in hacks, Leadership

No straight line to success. The one surprising hack to get what you want, faster.

Do you want to get to the top? Do you want to get there, fast?

What do you think it takes to get up the ladder?

Most of us have been told to:
– work hard
– put in the hours
– pay our dues
– listen to experience, follow in their footsteps
– stick to what you do well
– stay with it

I know this to be the truth that has been preached to me.

Some of these principles certainly apply. However, recent research shows that some of the world’s fastest rising individuals have deployed an unusual hack that runs contrary to our traditional rules for success.

What is the hack to get you to the top, faster?

Contrary to what most believe, many of these rising stars have done one thing different from everyone else?

They’ve zig-zagged when everyone else has followed the (usual) straight line.

What is Zig-zagging?

You can think of zig-zagging as jumping laterally and vertically at the same time, instead of only aiming for a vertical approach.

The zig-zagging principle is based on leveraging and continuously building on top of ones strengths to move higher up the food chain.

Examples of zig-zagging and possible outcomes

Here are some examples of zig-zagging:
– The Fortune 100 corporate Sales Leader jumping ship to Found a startup. If he succeeds he may likely get acquired by a Fortune 100 company that will ask him to lead the unit for which he’s been acquired.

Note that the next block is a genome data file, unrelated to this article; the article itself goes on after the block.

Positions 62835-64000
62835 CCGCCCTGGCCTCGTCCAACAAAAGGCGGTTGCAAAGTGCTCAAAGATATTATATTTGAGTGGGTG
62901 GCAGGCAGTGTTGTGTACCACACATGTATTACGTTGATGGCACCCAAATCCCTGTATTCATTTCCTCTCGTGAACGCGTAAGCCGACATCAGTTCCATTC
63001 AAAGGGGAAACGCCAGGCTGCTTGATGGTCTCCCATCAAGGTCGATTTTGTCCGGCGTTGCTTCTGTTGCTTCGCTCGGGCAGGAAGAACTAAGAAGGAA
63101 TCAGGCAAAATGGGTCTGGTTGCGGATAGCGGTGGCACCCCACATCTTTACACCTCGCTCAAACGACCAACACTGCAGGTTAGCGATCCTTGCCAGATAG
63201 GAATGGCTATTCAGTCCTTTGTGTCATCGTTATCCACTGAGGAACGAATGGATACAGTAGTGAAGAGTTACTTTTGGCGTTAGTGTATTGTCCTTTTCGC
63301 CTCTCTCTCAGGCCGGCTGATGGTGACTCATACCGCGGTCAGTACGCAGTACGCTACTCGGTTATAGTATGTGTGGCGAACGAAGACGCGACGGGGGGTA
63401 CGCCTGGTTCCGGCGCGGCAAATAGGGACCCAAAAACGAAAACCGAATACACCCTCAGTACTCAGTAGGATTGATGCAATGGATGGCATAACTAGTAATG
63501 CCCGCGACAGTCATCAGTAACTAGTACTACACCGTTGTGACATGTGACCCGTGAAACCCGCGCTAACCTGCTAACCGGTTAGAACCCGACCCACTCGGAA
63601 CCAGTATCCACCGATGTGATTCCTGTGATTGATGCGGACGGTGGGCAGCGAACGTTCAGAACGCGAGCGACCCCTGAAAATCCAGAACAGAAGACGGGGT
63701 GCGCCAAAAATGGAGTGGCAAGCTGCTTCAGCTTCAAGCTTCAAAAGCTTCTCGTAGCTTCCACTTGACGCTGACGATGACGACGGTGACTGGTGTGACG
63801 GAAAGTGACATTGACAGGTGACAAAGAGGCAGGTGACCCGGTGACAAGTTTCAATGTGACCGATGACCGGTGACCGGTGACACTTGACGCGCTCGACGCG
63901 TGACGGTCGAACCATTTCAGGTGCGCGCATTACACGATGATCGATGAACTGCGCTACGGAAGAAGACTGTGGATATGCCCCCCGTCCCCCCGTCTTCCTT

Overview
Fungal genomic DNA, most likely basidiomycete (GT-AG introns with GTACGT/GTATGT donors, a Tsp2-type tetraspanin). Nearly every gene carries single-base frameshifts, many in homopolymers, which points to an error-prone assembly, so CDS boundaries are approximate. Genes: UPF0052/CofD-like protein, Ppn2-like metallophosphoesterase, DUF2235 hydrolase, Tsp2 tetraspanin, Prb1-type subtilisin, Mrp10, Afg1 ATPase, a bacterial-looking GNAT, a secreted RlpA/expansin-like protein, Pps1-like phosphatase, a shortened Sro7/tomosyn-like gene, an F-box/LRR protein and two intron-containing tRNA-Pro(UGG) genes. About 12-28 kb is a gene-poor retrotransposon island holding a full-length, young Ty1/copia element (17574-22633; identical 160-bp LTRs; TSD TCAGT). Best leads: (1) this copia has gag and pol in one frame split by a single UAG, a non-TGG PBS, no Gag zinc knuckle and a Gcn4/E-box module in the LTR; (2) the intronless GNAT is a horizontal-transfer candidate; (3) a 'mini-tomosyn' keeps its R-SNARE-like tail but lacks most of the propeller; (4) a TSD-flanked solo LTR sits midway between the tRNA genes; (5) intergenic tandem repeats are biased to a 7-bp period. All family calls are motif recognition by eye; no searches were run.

– The Business, Entertainment or Military Leader that rises to take political office and wins in his first shot vs. the typical road of career politicians. Many of our Presidents have taken this road to the White House.
– The Engineer on his way to make Head Of Department, instead of turning to sales and rising to the top, then catapulting to a Business Leadership role. This is something I’ve seen in the corporate world.


Zig-zagging can be risky. It is the road less traveled. You will likely get a lot of criticism and doubt, which for many will mean giving up.

If you have the appetite, thick skin and a willingness to consider and demonstrate how your skills are transferable across domains, then zig-zagging may indeed be for you.

Good luck. See you at the top!